Ottawa, Canada. July 2014. Members of the Green Party of Canada made history at their August 5–7 convention in Ottawa, passing a resolution to support the boycott, divestment and sanctions (BDS) campaign targeting economic activities in the Palestinian territories occupied by Israel. The BDS campaign was first launched in 2005 with a call from more than 170 Palestinian non-government organisations. It has generated growing support across the world.
In 2012, Quebec’s student movement carried out a months-long strike, managing to push back and hold off a neoliberal government’s bid to raise tuition fees. Repeatedly mobilising upwards of 200,000 people at monthly “mega-manifs”, the “Maple Spring” was an all-too rare win against the forces of austerity, and so it captured imaginations around the world.
We interviewed Ali Mustafa live from Egypt on January 24 — the Friday of the weekend marking the third anniversary of the popular uprising that captured the global imagination and put fear in the hearts of despots everywhere. Over a terrible connection and crackling phone line, Ali’s voice was difficult to make out as he described the scene: “The streets are empty, it’s almost eerie and ominous the way the streets are deserted.”
Nearly 50 years ago, in 1964, Nelson Mandela ― along with many other comrades in the struggle for the liberation of South Africa from racist white domination under apartheid ― was sentenced to life in prison. His statement to the court, made when he was facing the real threat of execution, remains a historic demonstration of defiance and resistance.
Canada's colonial past is its present, too, however much Prime Minister Stephen Harper seeks to obfuscate the reality of the history of this land. Recent events have served as a prime example of how denial of past colonialism helps to perpetuate ongoing colonial relationships. The flash point is the small town of Rexton, New Brunswick, on Canada's east coast.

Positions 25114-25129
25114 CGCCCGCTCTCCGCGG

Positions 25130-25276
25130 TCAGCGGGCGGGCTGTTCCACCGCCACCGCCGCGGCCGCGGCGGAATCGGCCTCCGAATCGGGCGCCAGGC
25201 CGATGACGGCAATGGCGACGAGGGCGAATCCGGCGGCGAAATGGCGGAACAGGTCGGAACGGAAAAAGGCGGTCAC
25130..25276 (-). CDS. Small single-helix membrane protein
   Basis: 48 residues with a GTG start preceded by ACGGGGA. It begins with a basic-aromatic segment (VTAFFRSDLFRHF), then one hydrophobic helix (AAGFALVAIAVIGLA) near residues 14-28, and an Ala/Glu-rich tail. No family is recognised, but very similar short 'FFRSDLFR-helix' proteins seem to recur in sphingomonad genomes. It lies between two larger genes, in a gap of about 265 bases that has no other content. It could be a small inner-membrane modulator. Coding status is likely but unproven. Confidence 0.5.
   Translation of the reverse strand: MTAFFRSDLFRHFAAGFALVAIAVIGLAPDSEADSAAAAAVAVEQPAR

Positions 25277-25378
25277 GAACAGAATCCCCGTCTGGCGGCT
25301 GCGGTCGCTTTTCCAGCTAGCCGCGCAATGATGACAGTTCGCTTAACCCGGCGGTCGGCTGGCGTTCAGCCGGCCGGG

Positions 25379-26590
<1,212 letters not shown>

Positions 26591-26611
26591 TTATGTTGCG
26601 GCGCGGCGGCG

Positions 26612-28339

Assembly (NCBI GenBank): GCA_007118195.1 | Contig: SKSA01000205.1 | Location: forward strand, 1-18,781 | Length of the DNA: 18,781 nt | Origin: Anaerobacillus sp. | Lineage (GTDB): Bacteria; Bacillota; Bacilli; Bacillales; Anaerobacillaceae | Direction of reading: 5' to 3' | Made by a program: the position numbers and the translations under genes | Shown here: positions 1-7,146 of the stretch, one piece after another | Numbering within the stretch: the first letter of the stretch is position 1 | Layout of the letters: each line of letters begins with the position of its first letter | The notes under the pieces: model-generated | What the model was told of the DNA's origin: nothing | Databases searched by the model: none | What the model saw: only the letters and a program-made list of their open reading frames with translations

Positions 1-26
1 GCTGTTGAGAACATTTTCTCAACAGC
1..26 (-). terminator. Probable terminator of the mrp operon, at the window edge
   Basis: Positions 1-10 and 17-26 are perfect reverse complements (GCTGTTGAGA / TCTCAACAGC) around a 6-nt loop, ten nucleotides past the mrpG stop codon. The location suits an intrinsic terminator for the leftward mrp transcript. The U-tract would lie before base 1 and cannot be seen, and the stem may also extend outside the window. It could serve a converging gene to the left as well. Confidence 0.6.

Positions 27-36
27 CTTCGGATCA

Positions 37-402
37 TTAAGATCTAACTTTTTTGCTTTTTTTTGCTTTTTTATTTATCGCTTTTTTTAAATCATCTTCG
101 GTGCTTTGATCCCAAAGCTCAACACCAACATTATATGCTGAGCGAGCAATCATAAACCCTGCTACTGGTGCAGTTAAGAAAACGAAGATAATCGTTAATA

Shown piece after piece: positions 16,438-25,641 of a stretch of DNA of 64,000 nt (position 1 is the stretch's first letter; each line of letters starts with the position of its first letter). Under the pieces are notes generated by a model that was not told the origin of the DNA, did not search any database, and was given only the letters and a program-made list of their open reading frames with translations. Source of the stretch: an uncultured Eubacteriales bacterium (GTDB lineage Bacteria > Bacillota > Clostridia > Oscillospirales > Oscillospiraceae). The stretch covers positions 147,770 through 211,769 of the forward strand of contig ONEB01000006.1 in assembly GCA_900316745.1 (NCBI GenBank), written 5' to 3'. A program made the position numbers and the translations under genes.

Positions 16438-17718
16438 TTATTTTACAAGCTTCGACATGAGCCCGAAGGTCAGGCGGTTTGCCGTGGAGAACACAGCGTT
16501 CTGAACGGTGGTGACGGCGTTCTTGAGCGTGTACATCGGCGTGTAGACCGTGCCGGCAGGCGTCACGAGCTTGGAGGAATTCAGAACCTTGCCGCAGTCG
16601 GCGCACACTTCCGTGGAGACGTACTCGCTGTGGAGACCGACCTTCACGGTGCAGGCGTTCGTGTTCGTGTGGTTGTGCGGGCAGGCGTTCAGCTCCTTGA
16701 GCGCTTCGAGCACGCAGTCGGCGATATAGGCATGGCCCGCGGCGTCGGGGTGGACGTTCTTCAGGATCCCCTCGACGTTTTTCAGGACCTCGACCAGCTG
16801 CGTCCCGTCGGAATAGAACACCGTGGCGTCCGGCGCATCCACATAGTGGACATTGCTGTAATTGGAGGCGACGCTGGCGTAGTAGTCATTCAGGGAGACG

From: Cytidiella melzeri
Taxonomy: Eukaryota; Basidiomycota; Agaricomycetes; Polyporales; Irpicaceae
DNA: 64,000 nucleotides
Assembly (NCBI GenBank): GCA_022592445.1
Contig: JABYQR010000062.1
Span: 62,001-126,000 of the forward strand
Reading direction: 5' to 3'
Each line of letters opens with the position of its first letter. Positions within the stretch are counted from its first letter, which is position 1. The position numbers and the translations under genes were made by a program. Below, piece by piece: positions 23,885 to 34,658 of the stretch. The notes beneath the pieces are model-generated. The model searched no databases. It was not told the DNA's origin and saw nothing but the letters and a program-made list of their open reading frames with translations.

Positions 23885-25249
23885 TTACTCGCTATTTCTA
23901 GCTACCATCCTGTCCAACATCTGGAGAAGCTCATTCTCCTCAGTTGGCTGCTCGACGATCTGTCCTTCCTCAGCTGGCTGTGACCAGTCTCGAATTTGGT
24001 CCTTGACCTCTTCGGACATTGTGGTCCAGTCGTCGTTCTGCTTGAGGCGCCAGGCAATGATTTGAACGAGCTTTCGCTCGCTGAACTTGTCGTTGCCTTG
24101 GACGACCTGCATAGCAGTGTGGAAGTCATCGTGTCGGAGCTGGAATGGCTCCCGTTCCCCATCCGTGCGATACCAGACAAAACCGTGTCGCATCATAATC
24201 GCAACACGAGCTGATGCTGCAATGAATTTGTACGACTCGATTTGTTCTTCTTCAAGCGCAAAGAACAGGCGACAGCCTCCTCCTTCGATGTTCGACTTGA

Hugo Chavez has died — undefeated. Yes, undefeated. Chavez, no matter how many times the corporate media and the cheerleaders of the status quo call him a dictator, was elected repeatedly with overwhelming majorities. No matter how many times this slur is moronically or mendaciously repeated, people know the truth. No less than Jimmy Carter certified Venezuela's elections as amongst the most fair and transparent his organization has ever observed. And the voter turnouts that elected Chavez were usually far, far higher than those in the U.S.
The shooting of 14-year-old Malala Yousafzai has unleashed a wave of revulsion and protest in Pakistan, along with a wave of media attention around the world. Across the political spectrum people are, quite naturally, interpreting this brutal crime through their own ideological lenses. Unfortunately, leaps of logic and aggressive, violent non-sequiturs abound. This is in both the misogyny-addled justifications for this brazen assassination attempt and in the attempts to use this sickening attack as cover or justification for deadly and destructive foreign interventions.
Federal elections were held in Canada on May 2 after the conservative government of Prime Minister Stephen Harper lost a motion of no-confidence in parliament. In the elections, Harper's government was returned -- winning enough extra seats to move from being minority government to a majority one.
A billionaire, mass murdering criminal is dead, but the symbiotic processes of empire and terrorism that breed inequality, war, occupation, torture and dispossession are alive and well. See also: How the CIA created Osama bin Laden Labour Party of Pakistan spokesperson: Killing Bin Laden wont't stop fundamentalist attacks Indian socialists: US imperialist wars continue unabated
August 19 marked 91 years since Afghanistan gained its freedom from the British Empire, following three bloody wars of independence. US Secretary of State Hillary Clinton has issued a video statement to mark the occasion. It’s worth watching, if only to appreciate the new Empire’s irony-laden platitudes. In her greetings of “friendship”, Clinton wished Afghans a “happy and safe Independence Day”. She said: “On behalf of President Obama and the American people, I want to congratulate the people of Afghanistan on 91 years of independence.
While G20 leaders barely made mention of the climate crisis at the June 26-27 G20 summit in Toronto, Pablo Solon, Bolivia’s United Nations ambassador, was in town to encourage action on the “Cochabamba protocols”. It is no surprise that Solon, also Bolivia’s chief climate negotiator, was not on the list of special invitees to G20 meetings. In April, Solon and the Bolivian government he represents organised the World People’s Conference on Climate Change and the Rights of Mother Earth in Cochabamba.